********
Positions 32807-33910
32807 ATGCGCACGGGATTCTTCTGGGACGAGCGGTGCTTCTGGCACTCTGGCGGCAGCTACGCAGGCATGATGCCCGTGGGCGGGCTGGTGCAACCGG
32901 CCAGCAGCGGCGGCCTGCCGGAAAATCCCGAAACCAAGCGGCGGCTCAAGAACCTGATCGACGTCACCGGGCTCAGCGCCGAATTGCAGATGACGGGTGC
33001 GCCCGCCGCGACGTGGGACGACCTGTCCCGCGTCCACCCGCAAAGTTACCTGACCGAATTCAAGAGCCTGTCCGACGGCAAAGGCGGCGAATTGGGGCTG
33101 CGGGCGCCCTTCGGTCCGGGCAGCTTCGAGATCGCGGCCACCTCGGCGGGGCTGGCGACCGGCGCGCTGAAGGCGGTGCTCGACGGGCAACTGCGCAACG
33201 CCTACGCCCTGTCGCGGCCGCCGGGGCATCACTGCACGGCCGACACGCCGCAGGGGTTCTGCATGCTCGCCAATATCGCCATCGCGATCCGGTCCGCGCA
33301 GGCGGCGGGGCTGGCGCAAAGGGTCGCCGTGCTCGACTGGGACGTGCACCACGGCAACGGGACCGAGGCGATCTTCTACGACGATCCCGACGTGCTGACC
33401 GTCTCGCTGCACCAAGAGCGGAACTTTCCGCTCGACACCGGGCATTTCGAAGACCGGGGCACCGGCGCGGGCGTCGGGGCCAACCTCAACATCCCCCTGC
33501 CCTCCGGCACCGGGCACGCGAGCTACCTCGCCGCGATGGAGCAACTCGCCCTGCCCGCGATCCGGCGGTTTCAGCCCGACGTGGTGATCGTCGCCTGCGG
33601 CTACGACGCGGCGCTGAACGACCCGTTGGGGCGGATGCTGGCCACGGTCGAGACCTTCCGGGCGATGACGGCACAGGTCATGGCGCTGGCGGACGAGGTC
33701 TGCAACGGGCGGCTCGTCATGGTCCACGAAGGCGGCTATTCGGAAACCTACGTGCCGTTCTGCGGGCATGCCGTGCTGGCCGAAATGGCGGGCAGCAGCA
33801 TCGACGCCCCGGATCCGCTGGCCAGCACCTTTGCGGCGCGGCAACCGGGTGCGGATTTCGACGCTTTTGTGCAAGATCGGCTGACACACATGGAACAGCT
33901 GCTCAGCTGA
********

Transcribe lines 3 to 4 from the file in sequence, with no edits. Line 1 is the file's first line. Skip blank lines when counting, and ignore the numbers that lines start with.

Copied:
32901 CCAGCAGCGGCGGCCTGCCGGAAAATCCCGAAACCAAGCGGCGGCTCAAGAACCTGATCGACGTCACCGGGCTCAGCGCCGAATTGCAGATGACGGGTGC
33001 GCCCGCCGCGACGTGGGACGACCTGTCCCGCGTCCACCCGCAAAGTTACCTGACCGAATTCAAGAGCCTGTCCGACGGCAAAGGCGGCGAATTGGGGCTG